Flying Without Washout Tips – and other alternate configurations

From time to time we become aware that some pilots are flying our gliders in non-standard configurations, such was with the washout tips removed, or the bridles disconnected. Sometimes, it is instructors that have their students do this, because they feel it makes certain things easier for the student.

This is not safe, and should not be done.

The washout tips and bridles are important not just for longitudinal stability (pitch stability at low angles of attack) but also have a significant influence on the launch characteristics and lateral stability and control dynamics that could be factors for safety even at low altitudes.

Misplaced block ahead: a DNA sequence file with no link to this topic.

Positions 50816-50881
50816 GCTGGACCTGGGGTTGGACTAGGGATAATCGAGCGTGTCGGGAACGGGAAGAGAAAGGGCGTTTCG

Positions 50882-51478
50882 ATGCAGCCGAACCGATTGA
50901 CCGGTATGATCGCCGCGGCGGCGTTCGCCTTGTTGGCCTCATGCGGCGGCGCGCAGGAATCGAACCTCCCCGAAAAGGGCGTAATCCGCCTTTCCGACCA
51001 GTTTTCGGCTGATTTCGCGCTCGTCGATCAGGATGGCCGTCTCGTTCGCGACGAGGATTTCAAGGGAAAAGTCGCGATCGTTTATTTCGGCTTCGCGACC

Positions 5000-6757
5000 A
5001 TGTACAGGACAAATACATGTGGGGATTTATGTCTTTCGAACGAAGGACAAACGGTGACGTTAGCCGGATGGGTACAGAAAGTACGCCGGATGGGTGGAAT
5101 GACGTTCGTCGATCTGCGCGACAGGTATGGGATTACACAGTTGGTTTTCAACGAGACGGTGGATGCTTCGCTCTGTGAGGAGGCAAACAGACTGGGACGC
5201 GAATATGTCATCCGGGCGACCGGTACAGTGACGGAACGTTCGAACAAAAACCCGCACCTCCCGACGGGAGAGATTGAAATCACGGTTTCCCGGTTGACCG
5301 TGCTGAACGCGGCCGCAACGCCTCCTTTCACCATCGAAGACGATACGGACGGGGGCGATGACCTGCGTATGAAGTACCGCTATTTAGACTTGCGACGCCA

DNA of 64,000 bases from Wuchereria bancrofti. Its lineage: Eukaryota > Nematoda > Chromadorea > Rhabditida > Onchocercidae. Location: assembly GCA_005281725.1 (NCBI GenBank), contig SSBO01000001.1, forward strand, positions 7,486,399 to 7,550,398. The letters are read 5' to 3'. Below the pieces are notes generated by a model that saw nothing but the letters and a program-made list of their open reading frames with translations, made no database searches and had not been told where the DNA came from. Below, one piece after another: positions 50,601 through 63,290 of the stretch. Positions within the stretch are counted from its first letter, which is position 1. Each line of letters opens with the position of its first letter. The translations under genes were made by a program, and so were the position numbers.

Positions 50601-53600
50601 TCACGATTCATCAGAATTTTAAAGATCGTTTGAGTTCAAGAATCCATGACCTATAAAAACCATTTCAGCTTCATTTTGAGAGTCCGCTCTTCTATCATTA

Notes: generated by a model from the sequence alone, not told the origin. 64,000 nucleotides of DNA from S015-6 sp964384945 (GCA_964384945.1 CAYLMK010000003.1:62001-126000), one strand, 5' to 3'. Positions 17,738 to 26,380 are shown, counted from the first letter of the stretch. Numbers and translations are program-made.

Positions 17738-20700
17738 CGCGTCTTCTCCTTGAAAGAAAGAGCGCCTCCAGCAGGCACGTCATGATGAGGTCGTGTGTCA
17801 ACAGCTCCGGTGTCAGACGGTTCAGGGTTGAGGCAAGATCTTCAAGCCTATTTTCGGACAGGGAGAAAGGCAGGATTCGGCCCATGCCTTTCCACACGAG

We recognize that removing bridles and washout tips can make some aspects of ground handling, launching and flying easier for some pilots under some circumstances. However, like everything else we put on the glider, they are there for good reasons, and should be considered an integral part of the aircraft, and should be used at all times. The airworthiness of all of our gliders is established by extensive flight and vehicle testing, however all of this testing is done only with the glider configured completely in the way in which it was designed. Therefore, any glider not so configured has not been tested in any way, and can only be considered an experimental aircraft of completely indeterminate airworthiness. While flying a glider in the configuration in which it has been designed and tested may present some additional challenges to student pilots, these are challenges they will need to overcome if they are to become pilots, and students should not be taught, or given the impression, that some integral parts of the aircraft are in some sense optional.